I braked, but went into his side, and I came off. Driver of the Range Rover was young suit, early 30s – he had the decency to stop, but insisted that he had been doing ‘no more then twenty’ and that there had not actually been a collision. Apparently, the damage to the front wheel, front axle and front forks of my bike has been done by the notorious and well-known Traffic Pixies that loiter on Blackfriars Road at eight in the morning.

I’m unhurt, no more than scraped and shaken; the bike’s a write off. Though saying that, I’ve been lucky – if I’d been a half-jump further forward, or a less able rider, I’d be a smear of gore and metal.

We’ve had witnesses and statements and police and all sorts this morning… as well as the comedy of showing up at work carrying a broken bike.

The thing that amazes me (though Gods know why) is not the reactionary lies of suit, but that in among the gasps of horror, ONE person actually stopped to offer witness and give me his card.

That man is a hero. Certainly more of a hero than the wazzock in the Tractor.


Launch of a new site? Needs one thing.


Well, it got it. At 8:30 last Tuesday morning I went flying over the handlebars of someone else’s bicycle and the next thing I saw was the tarmac. Hard.

The thing I saw after that was blood. Lots.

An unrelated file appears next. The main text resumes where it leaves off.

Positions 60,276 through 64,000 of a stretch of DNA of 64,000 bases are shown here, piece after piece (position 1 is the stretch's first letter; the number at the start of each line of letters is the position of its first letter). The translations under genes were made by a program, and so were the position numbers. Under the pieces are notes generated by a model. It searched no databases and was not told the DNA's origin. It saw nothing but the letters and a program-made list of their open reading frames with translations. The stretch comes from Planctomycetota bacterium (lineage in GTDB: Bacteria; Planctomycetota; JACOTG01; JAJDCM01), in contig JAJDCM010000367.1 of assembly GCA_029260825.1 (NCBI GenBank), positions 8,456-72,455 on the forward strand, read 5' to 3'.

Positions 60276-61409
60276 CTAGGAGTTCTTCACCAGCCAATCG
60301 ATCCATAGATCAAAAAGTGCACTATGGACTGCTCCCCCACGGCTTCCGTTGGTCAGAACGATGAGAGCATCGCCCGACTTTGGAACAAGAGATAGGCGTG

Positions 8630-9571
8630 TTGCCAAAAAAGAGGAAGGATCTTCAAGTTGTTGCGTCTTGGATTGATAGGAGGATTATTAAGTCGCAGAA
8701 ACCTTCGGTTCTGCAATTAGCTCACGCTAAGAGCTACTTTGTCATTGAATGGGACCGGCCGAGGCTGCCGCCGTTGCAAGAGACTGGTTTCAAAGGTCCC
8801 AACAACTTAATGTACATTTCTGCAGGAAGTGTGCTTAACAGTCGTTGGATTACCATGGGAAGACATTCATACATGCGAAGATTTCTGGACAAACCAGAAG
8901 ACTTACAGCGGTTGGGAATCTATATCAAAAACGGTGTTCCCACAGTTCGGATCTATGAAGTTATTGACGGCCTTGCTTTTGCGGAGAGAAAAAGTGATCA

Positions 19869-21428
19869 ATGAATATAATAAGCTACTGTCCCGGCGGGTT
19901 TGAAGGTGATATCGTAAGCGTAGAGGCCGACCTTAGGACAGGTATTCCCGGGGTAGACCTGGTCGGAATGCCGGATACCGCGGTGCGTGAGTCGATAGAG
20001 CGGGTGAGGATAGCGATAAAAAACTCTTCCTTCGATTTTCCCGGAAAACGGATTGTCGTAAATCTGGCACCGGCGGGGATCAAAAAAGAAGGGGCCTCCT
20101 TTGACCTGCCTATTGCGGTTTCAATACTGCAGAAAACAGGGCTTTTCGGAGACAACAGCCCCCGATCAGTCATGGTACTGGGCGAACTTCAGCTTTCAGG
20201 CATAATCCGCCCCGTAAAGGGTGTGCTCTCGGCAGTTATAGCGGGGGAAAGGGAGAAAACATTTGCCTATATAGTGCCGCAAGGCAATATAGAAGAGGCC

The irony of being run down by a cyclist is deliciously wicked – but there’s a much darker and more savage irony to it being on the morning after the first of the London riots.

As the city was picking herself up and asking herself what the fuck just happened, people were looking at me like I’d stashed my hoodie and my brand new flatscreen just out of view. It was a chilling thing – and had an impact all of its own.

Even up at Guy’s hospital – and I can’t sing their praises enough, they were amazing – they were making jokes at my expense. I think it’s their way of coping. And since then, the askance glances have been very peculiar, almost ostracising things.

The rioting caused horror and fear – and out of this spun a powerful sense of community. The really striking thing about this injury has been finding myself, even the faintest whisper of a hint of a suggestion, on the outside of that community.

Now that has impact.

This blog post was going to be about my contract, and my forthcoming novels, and how it feels to have achieved one of my biggest ambitions and welcome to my new blog and yadda yadda… but I’m sure I’ll get to that.